Contact Tracing’s Effectiveness on COVID-19 Examined

One of the benefits of contact tracing is that it’s the least intrusive of the nonpharmaceutical interventions, a study says.

Contact tracing mitigates the spread of COVID-19 but proves more effective against the original strains of the disease than the Delta variant. Extra effort must be applied to properly conduct contact tracing for Delta, according to a study in the American Journal of Infection Control (AJIC). Author Marvin Du, of the University of California, writes that contact tracing can play a “significant role” in lowering COVID-19 cases and delay the peak in cases. The onset of symptoms can be used to determine whether someone should be quarantined, but COVID-19 test results can help to quickly isolate asymptomatic and pre-symptomatic individuals.

“For the Delta variant, or other variants of much higher infectivity, contact tracing alone cannot significantly lower the number of daily new cases but is able to delay the peaks greatly, thus affording more time to explore and implement pharmaceutical interventions,” the study states.

Du categorizes contact tracing as the nonpharmaceutical intervention (NPI) that’s the least intrusive NPI when compared to lockdowns, masking, and social distancing. According to the website Our World in Data, 56.9% of the world’s population has gotten at least 1 dose of a vaccine, but only 7.6% of people in low-income countries have gotten 1 dose.

“When a vaccine is not available, NPIs can help ‘flatten the curve’ which helps gain valuable time to develop, manufacture, and distribute the vaccine,” the AJIC study states. “Even after a significant fraction, or even most, of the general population has been vaccinated, breakthrough infection by new variants of the virus among vaccinated people may still pose imminent threats, and NPIs can play an important role to combat the spread of infections.”

The study states that if test results for the original COVID-19 virus can be completed so that infected individuals can be isolated on the eighth day of infection then that would significantly reduce the number of new cases. If the infected individuals can be isolated within the sixth day of infection, it can nearly produce what the study calls a “crush the virus” effect—or stopping the spread. However, contact tracing alone would have to be used with other NPIs to achieve this result.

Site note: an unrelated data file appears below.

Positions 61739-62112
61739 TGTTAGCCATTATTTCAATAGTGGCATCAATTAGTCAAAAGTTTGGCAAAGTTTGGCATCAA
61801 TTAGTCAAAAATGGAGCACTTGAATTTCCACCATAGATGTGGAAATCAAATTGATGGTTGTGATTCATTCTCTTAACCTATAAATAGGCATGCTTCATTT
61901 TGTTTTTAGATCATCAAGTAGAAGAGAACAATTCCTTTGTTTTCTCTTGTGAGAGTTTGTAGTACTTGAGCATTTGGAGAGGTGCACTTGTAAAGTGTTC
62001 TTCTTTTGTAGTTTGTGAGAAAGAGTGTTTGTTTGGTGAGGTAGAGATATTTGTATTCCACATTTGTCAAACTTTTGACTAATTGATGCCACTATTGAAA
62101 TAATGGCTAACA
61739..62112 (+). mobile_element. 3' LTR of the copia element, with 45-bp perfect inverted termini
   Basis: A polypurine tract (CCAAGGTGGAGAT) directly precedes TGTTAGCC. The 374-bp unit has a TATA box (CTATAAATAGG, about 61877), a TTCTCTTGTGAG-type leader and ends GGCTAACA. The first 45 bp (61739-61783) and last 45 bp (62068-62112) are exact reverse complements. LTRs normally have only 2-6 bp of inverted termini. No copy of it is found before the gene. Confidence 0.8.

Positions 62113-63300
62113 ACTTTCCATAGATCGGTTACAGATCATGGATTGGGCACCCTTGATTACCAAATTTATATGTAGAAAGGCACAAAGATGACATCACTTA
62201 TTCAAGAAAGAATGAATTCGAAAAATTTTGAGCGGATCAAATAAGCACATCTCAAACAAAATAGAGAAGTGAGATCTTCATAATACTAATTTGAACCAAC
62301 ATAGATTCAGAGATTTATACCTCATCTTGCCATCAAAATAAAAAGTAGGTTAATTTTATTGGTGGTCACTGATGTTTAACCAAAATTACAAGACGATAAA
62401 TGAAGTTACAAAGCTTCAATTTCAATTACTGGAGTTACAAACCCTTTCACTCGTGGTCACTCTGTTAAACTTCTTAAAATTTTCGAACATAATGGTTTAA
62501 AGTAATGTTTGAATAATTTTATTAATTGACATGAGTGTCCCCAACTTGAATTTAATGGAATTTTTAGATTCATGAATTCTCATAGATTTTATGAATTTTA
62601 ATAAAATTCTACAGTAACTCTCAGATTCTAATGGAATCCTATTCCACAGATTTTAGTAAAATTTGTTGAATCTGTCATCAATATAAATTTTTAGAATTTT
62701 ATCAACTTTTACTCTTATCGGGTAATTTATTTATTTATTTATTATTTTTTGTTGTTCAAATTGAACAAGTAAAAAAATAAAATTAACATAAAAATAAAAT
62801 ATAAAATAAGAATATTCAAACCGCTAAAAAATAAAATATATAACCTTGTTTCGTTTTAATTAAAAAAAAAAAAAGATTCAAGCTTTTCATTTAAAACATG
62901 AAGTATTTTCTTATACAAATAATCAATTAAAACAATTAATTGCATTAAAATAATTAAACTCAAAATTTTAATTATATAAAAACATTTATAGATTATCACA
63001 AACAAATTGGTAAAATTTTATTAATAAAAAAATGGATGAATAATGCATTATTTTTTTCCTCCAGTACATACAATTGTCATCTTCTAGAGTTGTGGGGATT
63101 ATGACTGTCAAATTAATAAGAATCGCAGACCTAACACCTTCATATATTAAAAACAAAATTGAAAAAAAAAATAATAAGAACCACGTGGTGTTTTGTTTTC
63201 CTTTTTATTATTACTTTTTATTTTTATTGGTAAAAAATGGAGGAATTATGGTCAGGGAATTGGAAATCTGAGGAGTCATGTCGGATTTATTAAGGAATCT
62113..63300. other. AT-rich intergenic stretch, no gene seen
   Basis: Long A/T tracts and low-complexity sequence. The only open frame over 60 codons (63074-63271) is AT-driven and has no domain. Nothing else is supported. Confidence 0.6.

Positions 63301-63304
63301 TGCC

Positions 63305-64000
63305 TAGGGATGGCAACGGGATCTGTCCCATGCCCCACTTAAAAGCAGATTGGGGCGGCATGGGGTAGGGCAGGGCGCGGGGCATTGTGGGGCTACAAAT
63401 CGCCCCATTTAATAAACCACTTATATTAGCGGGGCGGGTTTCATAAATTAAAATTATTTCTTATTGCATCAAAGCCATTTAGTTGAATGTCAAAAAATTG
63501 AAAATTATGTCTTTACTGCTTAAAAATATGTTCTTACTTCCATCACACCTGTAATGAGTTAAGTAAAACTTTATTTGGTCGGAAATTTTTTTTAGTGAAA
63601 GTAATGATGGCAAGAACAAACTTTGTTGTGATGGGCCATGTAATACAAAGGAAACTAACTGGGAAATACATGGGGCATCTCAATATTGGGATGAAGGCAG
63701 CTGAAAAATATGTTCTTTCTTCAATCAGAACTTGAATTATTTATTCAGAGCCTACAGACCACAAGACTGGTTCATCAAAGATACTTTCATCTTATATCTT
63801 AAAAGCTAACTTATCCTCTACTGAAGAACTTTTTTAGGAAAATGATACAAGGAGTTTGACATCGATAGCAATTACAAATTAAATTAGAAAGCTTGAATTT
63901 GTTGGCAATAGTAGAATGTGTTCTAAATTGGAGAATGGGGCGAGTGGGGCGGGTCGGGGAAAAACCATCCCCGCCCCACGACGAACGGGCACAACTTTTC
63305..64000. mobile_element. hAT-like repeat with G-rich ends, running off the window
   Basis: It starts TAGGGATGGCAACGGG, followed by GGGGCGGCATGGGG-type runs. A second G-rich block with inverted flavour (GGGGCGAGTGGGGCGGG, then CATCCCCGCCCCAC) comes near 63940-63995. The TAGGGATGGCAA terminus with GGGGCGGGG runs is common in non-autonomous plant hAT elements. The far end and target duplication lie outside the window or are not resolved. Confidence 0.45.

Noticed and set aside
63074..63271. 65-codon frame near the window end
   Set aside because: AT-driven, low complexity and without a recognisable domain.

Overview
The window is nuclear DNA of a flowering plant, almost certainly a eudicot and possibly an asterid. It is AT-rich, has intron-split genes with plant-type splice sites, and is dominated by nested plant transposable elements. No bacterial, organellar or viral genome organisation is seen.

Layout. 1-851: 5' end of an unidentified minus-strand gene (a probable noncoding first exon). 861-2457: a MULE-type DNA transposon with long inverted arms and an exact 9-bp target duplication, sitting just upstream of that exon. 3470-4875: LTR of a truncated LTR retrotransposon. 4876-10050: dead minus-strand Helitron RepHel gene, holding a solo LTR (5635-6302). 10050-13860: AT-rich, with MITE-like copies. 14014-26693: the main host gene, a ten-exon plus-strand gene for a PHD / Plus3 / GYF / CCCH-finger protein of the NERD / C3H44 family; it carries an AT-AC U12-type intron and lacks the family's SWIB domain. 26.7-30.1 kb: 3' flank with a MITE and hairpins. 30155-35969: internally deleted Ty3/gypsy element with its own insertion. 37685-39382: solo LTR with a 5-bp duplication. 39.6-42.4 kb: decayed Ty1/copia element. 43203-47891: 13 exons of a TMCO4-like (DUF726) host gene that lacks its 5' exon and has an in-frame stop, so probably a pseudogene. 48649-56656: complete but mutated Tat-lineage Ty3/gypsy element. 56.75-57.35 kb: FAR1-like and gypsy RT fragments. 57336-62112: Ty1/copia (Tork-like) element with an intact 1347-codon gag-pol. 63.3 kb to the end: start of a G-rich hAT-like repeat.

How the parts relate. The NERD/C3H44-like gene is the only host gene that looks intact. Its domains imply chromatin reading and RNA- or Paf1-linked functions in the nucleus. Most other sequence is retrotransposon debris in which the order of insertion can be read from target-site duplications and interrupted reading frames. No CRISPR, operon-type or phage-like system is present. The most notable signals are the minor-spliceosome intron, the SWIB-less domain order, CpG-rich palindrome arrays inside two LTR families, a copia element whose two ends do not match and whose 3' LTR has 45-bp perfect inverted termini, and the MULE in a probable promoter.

Also, the more people who’ve gotten vaccinated and/or a booster shot, the better.

“To deal with outbreaks caused by variants of SARS-CoV-2, preexisting immunity (gained either from vaccination or previous infection) can play a vitally important role to reduce the number of daily new cases,” the study states. “Therefore, vaccinating the general public not only helps combat the current outbreak but also makes future outbreaks easier to deal with.”

Contact tracing should be used no matter what the level of infectivity might be because, when done correctly, it usually leads to lower numbers of new cases.

“This may include defining ‘close contact’ more reasonably, making use of digital equipment such as smart phones to find individuals who may have close contact with those known to be infected, using test results to determine entry and exit to quarantine, providing support to the self-quarantined so they do not need to make trips to grocery stores and restaurants, maintaining daily contact with the self-quarantined, and providing support wherever and whenever necessary,” the study states.